United Airlines Cites ‘Strongest Environment We’ve Ever Seen’ As Demand And Fares Rise


United Airlines got a lift Tuesday from a strong outlook, including higher unit revenue projections, and from the Federal Aviation Administration’s move to approve the return of its Boeing

777 fleet, grounded for more than a year. The aircraft accounts for 10% of United’s fleet.

The outlook and FAA decision were both announced late Monday. United shares closed Monday at $43.54. In Tuesday morning trading, shares had risen about 6%.

“We’re pretty pleased by where we are,” United Chief Commercial Officer Andrew Nocella said Tuesday at a Bank of America

investor conference. “Everything is really strong. We often talk about ‘Is this the strongest environment we’ve ever seen?’ Absolutely.”

United now expects current quarter total revenue per available seat mile to be up 23% to 25% over the same quarter in 2019, an improvement from previous guidance of a 17% increase, according to the Securities & Exchange Commission filing Monday. Capacity is down 14% from two years ago, compared with the prior estimate of down 13%. Cost per available seat mile will be up between 16% to 17%, compared with previous guidance of about 16%

“Our biggest concern right now is selling out for the summer,” Nocella said. “Across all U.S. airlines, we don’t want to run out of supply this summer.” He said that while bookings “we have seen in domestic (are) not as strong as they were a month ago,” international bookings, particularly in the trans-Atlantic, are surging. “If you’re planning to go to Europe this summer, buy your ticket now,” he said.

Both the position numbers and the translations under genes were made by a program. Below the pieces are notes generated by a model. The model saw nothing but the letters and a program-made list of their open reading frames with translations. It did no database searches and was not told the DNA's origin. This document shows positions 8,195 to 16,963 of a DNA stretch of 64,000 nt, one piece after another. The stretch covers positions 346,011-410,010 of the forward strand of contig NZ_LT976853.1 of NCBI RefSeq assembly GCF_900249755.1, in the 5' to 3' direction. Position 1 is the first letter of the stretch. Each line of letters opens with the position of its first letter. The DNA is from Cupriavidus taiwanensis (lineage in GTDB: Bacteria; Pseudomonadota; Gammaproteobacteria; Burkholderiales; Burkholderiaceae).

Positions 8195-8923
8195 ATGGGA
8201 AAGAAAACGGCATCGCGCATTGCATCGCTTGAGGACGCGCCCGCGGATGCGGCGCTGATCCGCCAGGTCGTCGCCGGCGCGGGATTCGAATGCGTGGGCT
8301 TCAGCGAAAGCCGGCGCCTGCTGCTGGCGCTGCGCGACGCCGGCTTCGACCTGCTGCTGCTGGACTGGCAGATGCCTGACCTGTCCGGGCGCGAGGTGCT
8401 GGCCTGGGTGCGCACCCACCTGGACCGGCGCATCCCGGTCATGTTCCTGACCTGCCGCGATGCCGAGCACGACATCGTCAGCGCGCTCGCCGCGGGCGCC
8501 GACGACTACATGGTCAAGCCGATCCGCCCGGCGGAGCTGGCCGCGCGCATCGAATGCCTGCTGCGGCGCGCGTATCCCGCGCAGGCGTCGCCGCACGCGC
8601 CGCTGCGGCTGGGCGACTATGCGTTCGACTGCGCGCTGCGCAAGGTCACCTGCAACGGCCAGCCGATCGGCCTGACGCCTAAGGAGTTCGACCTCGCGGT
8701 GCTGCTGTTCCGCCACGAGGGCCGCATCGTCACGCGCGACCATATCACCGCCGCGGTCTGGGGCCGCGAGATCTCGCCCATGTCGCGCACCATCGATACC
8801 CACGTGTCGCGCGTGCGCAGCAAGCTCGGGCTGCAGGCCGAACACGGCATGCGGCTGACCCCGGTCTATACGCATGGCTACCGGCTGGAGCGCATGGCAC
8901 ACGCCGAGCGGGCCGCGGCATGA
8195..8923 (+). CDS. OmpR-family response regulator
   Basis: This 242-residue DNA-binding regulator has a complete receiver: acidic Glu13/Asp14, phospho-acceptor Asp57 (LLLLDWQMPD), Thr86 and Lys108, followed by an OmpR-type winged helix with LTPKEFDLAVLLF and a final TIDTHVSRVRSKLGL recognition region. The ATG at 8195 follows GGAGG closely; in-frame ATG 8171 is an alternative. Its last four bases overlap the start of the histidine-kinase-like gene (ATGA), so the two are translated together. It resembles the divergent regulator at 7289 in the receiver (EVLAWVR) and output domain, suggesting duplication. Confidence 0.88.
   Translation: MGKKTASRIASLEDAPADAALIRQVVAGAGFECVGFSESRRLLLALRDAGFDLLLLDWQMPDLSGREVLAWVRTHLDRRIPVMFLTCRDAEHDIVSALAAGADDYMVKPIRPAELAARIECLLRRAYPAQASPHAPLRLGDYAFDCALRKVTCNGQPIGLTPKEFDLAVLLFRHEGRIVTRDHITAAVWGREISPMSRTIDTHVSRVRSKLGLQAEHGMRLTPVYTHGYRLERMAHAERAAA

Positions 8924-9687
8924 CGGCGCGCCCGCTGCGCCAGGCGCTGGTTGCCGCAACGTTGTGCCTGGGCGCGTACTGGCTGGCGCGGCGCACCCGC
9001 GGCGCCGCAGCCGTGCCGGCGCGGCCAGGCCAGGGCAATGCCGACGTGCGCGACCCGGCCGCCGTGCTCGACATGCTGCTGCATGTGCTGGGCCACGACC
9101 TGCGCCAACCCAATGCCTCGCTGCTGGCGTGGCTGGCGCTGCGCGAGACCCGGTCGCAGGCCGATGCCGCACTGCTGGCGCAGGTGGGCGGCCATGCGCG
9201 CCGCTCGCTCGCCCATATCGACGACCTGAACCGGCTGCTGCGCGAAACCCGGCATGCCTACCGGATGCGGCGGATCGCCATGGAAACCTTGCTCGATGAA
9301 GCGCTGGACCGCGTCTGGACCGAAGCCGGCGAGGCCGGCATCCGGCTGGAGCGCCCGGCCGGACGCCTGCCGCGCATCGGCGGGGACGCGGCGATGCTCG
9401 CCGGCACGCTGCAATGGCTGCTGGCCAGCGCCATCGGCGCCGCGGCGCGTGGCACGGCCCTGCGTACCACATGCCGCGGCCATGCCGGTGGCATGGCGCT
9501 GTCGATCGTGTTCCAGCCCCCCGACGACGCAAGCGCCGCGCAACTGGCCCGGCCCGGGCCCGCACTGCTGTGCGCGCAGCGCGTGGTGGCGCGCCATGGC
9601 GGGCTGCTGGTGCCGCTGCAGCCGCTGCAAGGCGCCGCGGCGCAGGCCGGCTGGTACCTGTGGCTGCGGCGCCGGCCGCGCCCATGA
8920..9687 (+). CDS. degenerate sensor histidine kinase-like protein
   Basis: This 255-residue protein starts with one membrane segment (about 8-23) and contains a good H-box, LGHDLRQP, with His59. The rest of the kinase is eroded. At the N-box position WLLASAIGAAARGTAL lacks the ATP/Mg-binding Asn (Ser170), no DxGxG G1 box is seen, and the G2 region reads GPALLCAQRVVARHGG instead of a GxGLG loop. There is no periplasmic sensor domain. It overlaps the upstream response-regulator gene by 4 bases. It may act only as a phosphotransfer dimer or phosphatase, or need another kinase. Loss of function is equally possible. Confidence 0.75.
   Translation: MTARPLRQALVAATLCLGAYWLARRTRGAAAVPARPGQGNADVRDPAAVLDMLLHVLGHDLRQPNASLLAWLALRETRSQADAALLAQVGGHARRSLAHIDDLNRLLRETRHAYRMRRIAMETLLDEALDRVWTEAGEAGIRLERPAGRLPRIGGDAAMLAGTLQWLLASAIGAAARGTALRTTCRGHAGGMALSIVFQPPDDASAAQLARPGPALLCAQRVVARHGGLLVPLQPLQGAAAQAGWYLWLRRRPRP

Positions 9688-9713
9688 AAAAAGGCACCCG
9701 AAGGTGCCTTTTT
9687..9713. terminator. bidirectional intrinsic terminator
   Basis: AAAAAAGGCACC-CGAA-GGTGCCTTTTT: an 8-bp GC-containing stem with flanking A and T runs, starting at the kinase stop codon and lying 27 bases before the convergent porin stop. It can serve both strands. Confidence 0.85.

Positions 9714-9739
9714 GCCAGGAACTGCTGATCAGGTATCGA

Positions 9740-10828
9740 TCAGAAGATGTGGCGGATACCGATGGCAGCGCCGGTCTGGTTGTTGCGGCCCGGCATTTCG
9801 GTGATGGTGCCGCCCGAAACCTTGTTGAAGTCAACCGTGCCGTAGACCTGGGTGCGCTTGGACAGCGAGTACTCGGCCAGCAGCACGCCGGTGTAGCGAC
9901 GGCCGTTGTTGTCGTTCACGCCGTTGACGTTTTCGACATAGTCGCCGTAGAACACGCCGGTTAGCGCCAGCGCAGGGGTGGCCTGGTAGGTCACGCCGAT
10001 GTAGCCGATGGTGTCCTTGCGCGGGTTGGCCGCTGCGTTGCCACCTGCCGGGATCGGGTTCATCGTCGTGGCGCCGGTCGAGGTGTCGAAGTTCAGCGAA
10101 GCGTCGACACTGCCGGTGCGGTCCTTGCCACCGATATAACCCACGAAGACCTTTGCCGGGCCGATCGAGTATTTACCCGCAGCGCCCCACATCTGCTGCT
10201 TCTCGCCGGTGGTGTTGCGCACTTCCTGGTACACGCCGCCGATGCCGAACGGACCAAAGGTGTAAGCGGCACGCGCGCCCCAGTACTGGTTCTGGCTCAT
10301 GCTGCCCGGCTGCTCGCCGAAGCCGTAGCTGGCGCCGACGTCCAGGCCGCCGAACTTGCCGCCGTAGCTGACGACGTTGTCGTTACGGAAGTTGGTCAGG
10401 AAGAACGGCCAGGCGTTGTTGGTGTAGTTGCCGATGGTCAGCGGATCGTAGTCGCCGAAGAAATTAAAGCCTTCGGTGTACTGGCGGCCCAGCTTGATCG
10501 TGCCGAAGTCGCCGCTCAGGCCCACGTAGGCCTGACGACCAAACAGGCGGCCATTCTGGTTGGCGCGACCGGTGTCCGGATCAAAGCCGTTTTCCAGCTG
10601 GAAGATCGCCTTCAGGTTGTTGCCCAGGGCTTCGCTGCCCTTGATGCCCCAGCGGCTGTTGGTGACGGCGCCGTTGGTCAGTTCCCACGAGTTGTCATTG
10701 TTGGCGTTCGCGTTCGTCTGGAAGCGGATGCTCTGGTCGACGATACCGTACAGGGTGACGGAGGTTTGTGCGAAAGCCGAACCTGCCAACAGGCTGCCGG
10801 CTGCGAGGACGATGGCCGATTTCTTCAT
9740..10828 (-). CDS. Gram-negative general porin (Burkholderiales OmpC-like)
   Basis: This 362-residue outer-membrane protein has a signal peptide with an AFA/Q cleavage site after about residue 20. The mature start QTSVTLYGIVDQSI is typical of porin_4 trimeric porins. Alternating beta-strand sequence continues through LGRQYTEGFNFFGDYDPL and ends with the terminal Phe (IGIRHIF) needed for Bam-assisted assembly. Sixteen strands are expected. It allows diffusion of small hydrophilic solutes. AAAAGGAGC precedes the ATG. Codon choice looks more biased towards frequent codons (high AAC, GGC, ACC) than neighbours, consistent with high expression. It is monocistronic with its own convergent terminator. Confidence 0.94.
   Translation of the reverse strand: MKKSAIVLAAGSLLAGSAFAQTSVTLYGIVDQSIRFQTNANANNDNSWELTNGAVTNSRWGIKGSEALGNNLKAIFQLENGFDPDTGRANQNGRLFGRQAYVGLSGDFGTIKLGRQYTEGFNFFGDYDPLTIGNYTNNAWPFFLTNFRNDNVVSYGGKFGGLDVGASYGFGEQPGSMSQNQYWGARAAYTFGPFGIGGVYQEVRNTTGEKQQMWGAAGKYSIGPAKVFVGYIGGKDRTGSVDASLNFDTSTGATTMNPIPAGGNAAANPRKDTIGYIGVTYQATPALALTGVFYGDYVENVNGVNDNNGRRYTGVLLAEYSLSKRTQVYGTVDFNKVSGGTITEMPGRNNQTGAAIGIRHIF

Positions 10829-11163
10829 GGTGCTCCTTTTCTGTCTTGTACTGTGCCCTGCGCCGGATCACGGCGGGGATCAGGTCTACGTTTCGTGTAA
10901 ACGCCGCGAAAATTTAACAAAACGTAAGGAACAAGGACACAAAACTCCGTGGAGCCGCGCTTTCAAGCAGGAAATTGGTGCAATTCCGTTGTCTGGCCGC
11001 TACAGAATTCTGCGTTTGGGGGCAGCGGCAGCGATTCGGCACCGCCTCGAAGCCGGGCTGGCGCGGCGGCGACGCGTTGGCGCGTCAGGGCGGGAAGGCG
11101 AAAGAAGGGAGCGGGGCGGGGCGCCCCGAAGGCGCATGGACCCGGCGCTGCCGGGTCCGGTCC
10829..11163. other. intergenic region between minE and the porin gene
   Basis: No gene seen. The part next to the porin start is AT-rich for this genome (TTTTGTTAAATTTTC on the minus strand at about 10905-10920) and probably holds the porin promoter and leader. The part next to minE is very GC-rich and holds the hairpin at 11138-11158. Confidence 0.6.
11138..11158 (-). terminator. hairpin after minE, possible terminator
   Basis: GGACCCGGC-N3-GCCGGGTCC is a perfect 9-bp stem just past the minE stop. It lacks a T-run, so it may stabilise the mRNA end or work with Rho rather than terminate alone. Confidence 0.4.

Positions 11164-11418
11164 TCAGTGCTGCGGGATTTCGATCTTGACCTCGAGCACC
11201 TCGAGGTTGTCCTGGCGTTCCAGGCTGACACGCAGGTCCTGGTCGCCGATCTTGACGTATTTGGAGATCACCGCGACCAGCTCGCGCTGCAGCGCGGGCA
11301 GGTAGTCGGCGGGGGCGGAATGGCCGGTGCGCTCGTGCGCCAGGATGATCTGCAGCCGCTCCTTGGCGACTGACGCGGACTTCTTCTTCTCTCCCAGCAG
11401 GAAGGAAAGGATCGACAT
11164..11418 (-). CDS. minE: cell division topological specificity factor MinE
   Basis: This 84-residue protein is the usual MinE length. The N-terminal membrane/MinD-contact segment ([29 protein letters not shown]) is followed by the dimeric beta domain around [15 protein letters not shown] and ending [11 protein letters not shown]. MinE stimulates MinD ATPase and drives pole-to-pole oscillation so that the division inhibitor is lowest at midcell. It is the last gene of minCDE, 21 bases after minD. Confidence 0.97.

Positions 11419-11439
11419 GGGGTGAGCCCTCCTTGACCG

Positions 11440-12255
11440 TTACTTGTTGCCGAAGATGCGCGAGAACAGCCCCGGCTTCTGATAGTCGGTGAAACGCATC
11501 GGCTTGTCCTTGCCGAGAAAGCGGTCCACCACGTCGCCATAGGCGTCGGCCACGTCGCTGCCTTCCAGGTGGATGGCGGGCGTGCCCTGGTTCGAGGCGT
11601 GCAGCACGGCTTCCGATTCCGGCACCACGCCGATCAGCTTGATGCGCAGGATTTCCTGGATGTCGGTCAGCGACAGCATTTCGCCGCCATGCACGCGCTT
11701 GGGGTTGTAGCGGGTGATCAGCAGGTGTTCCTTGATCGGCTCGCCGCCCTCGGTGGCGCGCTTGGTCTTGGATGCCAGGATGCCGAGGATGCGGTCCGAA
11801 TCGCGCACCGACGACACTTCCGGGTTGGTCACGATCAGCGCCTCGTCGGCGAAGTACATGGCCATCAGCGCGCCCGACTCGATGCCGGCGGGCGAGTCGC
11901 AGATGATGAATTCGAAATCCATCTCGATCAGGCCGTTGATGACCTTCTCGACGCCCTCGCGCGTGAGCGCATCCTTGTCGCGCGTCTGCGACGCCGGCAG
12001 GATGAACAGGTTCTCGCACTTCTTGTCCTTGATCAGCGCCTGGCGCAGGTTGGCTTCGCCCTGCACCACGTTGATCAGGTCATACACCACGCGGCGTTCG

Nocella was not questioned about potential passenger resistance to rapidly rising fares as oil prices rises. Travel booking app Hopper said Tuesday that during the Memorial Day weekend, domestic airfare will average $394 round-trip, a 28% increase compared to the same weekend in 2019, while international airfares will average $917 round-trip, up 2% compared to 2019

As he catalogued United hubs, Nocella saw strength in most of them. In technology, “our recovery out of San Francisco the last four or five weeks has been incredible; that has got to be in relation to tech coming back,” he said. In Houston, “energy is looking really good;” Chicago “looks good too; industrials (are) good.” And in the New York-London market, United now offers seven daily departures, taking advantage of a strong financial services market.

The widely anticipated FAA announcement, late Tuesday, enables the return of 52 Pratt & Whitney-powered Boeing 777s that were grounded after an engine failure in February 2021. “Late last night, the FAA issued the final paperwork on our Pratt & Whitney-powered triple sevens,” Nocella said. “We expect to fly the aircraft again within the next week,” Nocella said. Thirty to 35 aircraft will be scheduled by July, he said.

Besides rising fares, problems for commercial aviation include the short staffing at the Jacksonville air traffic control center and the looming pilot shortage. After an FAA-airline meeting last week, hopes exist that the Florida flight holdups will be addressed. As for pilots, Nocella said United’s high proportion of higher-paid widebody flying attracts an ample supply of pilots.

Besides Jacksonville, “Newark (is) a good example of an airport running near full capacity if not full capacity,” Nocella said. But that problem is not new.


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